US removes Ethiopia, Mali and Guinea from duty-free trade programme over alleged rights violations and recent coups.
Separate statements issued by both Kenya’s Trade Cabinet secretary Betty Maina and her US trade chief Katherine Tai, after a virtual meeting last Tuesday did not provide any timelines for resuming the stalled talks on the deal signalling a persisting deadlock.
Kenya and the US have revisited discussions on trade policies, giving hope to the stalled Free Trade Agreement (FTA) that started more than a year ago.
In response to human rights violations, the United States announced this week that it plans to suspend Ethiopia, Mali and Guinea from duty-free access to American markets as of January 1.
Kenya has again appealed to Uganda for a joint strategy on accessing the European market through the stalled EU/EAC Economic Partnership Agreement (EPA).
There is a sense of drift in Africa’s trade relations with the West, as both America and Europe rethink how they do business with the continent. The old approach was paternalistic and gave Africans little say. But the new one, handled badly, could put Africa’s own integration at risk.
The US’s trade chief plans to convene a meeting with African ministers before the end of the year to strengthen partnerships and discuss a law that provides duty-free access to the U.S. for thousands of goods from sub-Saharan nations.
The strategy seeks to increase Namibia’s exports under the AGOA program, which allows Namibia to export over 6,400 products tariff-free to the United States.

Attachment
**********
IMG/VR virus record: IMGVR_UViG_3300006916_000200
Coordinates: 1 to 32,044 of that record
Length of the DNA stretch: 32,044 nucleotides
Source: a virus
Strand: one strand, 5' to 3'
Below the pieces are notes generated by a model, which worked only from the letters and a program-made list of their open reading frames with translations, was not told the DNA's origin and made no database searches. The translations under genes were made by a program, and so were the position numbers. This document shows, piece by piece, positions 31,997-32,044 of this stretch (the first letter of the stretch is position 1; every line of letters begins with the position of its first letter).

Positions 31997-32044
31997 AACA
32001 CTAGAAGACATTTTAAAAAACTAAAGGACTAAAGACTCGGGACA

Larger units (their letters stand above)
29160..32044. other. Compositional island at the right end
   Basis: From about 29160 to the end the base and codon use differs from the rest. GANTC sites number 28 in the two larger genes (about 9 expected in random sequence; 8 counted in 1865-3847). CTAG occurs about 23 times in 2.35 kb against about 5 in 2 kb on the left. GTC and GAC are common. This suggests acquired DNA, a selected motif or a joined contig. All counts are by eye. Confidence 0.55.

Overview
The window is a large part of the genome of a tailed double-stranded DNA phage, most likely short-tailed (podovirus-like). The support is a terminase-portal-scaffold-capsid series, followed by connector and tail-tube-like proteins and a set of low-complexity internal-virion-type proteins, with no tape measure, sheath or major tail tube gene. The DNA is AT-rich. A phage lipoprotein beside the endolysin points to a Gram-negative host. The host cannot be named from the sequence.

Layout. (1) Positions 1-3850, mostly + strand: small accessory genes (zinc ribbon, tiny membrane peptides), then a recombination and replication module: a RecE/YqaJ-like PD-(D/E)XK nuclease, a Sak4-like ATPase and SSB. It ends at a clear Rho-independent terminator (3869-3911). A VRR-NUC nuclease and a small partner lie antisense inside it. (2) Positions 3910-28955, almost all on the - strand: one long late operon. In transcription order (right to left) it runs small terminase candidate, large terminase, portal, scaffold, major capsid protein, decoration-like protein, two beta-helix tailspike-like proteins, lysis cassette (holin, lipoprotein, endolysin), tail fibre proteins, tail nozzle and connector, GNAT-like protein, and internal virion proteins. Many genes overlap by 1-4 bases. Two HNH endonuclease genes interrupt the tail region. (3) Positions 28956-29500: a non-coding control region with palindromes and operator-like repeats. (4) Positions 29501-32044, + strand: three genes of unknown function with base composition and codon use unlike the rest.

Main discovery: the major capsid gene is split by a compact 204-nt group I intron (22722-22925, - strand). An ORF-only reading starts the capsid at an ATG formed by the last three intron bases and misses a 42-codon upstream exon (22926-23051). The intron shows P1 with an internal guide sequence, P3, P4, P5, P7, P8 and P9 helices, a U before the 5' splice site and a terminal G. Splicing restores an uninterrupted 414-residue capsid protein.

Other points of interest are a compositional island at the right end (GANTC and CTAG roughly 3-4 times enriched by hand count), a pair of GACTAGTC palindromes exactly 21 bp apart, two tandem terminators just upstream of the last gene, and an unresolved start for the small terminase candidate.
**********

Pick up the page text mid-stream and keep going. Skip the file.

The revised African Growth and Opportunity Act (AGOA) National Response Strategy for Botswana remains one of the mechanisms towards economic diversification and SME sustainable development
The Biden administration will review bilateral trade negotiations and targets that ex-President Donald Trump regime made with Kenya last year over a potential free trading deal. The start of the trade talks could be delayed.
South Africa’s preferential market access to the U.S. is under review, however, the country is apprehensive about striking a new trade deal with the U.S. and would rather maintain existing relations with the world’s largest economy.
The Donald Trump’s administration is seeking abolition of import duty on agricultural exports to Kenya.
Negotiations over a trade agreement between Kenya and the US have resumed. The deal could undermine African common markets and flood Kenya with cheap maize and chicken.
Kenya’s need to export value-added agricultural products dominated the first round of talks with America after its formal launch on Wednesday last week.
Kenya should abandon or, at the very least, postpone the United States-Kenya Free Trade Agreement negotiations to a later date, civil society groups say in letter to the AfCFTA Secretariat.
AGOA doesn’t expire until 2025, but the industry looks for certainty to the region in the face of the pandemic and upcoming US trade talks with Kenya.
The Ministry of Trade should ensure that eventual agreements promote Uganda’s aspiration for industrialisation and provide the policy space for government to be able to use a range of trade policy instruments.
The announcement immediately drew criticism from the US government, which previously threatened to exclude South Africa from a preferential trade agreement after a disagreement over the levies in 2015.
The US has a stronger manufacturing sector meaning their products are likely to be more competitive than the locally produced commodities.
The US and Kenya are expected to announce negotiations on a free-trade agreement, America’s first such deal with a sub-Saharan country.